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5 ways to judge your solar suitability.

A record number of homeowners in the past two years have installed solar power systems on their roofs to generate electricity from the sun. There are now an estimated 600,000 solar installations in the U.S., according to the Solar Energy Industries Association® — and the millionth one is expected to happen sometime in 2015.

What’s behind America’s solar boom? Here are a few reasons, as stated by the Union of Concerned Scientists:

  • Dramatically lower solar power system costs due to new advances in the materials used to turn sunlight into energy
  • Increased state tax credits and incentives to install solar power systems
  • Rising electric costs

Before you get bids from licensed solar installers in your area, first do a little homework to see if you should seriously pursue this form of renewable energy:

  1. Know your stuff: If you’re interested in solar energy, you’ll soon run across the phrase “solar photovoltaics (PV). The “photo” part means light and “volt” is a common measurement of electricity. According to NASA, PV modules (composed of solar cells made of semiconductor materials) are mounted and electrically connected to the panels you often see on home and business rooftops. When light strikes the solar cells, electrons are knocked loose and are captured as electricity.
  2. Determine your solar energy savings: You’ll need to gather your electric bills for the last year or two in order to estimate how much you could save by switching to solar (contact your utility company if you need copies). First, calculate your currently monthly average cost. Then, plug that number, along with your ZIP code, into the free solar calculator at Costofsolar.com. The site will ask you a few questions about your home and roof, and then email you a report on what you’ll save.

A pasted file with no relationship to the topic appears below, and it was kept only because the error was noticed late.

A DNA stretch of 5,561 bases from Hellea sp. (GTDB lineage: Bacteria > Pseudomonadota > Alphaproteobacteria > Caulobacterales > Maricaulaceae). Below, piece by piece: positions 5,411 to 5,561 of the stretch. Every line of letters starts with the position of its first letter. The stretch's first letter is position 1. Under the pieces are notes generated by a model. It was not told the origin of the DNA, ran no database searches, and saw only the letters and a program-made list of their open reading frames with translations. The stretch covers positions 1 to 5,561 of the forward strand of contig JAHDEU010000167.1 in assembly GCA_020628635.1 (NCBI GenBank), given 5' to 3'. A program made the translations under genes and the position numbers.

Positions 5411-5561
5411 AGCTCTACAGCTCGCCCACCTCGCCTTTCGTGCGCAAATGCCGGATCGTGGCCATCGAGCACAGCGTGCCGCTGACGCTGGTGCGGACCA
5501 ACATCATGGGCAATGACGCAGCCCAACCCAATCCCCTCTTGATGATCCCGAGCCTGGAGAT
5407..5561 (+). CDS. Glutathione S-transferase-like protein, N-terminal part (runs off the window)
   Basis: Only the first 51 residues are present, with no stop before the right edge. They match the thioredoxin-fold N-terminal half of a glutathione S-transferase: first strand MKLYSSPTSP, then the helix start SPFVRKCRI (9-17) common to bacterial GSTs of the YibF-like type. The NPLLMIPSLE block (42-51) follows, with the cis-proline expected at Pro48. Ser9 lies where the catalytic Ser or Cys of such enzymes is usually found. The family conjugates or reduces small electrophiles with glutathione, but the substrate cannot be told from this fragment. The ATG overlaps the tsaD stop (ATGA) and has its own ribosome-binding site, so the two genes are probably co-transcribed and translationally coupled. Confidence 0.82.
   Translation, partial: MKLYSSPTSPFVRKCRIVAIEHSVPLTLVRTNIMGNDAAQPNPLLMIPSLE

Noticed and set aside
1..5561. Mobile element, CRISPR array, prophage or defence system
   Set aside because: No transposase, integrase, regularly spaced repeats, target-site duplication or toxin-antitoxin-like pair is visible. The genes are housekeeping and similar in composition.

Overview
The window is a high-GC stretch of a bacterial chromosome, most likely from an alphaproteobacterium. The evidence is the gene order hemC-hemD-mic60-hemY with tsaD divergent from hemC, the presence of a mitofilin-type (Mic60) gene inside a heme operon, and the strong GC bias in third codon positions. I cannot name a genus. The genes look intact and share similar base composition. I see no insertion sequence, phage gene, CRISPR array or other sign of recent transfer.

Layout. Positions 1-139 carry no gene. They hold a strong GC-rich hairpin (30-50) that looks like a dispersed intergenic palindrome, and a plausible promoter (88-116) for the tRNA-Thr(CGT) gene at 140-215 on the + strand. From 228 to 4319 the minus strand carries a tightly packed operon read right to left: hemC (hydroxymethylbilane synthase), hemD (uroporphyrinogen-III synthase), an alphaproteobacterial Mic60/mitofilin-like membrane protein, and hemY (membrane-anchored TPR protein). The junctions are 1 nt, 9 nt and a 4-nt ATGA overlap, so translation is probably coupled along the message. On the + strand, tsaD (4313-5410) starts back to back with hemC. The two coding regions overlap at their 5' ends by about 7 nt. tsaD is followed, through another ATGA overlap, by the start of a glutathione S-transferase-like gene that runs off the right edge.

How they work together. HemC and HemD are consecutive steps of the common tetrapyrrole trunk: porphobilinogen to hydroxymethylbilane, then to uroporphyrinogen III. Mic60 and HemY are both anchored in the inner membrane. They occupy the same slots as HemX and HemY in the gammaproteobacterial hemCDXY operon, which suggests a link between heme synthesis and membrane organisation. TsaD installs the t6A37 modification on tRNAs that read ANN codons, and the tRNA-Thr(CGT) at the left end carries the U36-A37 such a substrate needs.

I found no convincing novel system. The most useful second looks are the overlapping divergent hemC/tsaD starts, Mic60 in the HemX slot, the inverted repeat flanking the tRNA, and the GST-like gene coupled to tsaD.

By understanding your consumption trends and making your home more energy efficient, you will be able to buy a smaller PV system and further lower your initial outlay and operating costs, according to the Department of Energy.
  3. Location is less important than you think: Don’t assume that you can’t install a solar system unless you live in sunny Arizona or California, because cloudy Germany is the solar capital of the world. If there is enough light to cast a shadow in your climate, Latest Solar News says that a solar system can still operate cost-effectively for you.
  4. The right roof helps: The angle and orientation of your home’s roof can also help you to determine your solar suitability. According to SolStats, a south-facing roof at a 35-degree angle (or pitch) is optimal for generating the most energy from a solar system — the least desirable is a north-facing roof that’s mostly vertical and wall-like. Even in the worst-case scenario, you still may be able to generate enough energy from solar panels to make it worthwhile. To understand your roof’s characteristics, you can receive a free report from SolStats.
  5. Calculate all your solar incentives: Rebates and incentives to promote solar to U.S. homeowners vary considerably by state, but all taxpayers can apply 30 percent of their out-of-pocket system costs as a Federal Solar Tax Credit through the end of 2016.Even some utility companies offer incentives, such as rebates and grants, as solar enables them to produce less energy. For a comprehensive view of all of your state’s solar incentives and policies, click on the map at DSIRE.com, an educational organization funded by the U.S. Department of Energy. Some state rebates may be time-sensitive, so plan ahead before you decide to buy a system. You should also check with a tax professional to verify which costs are eligible for tax credits.

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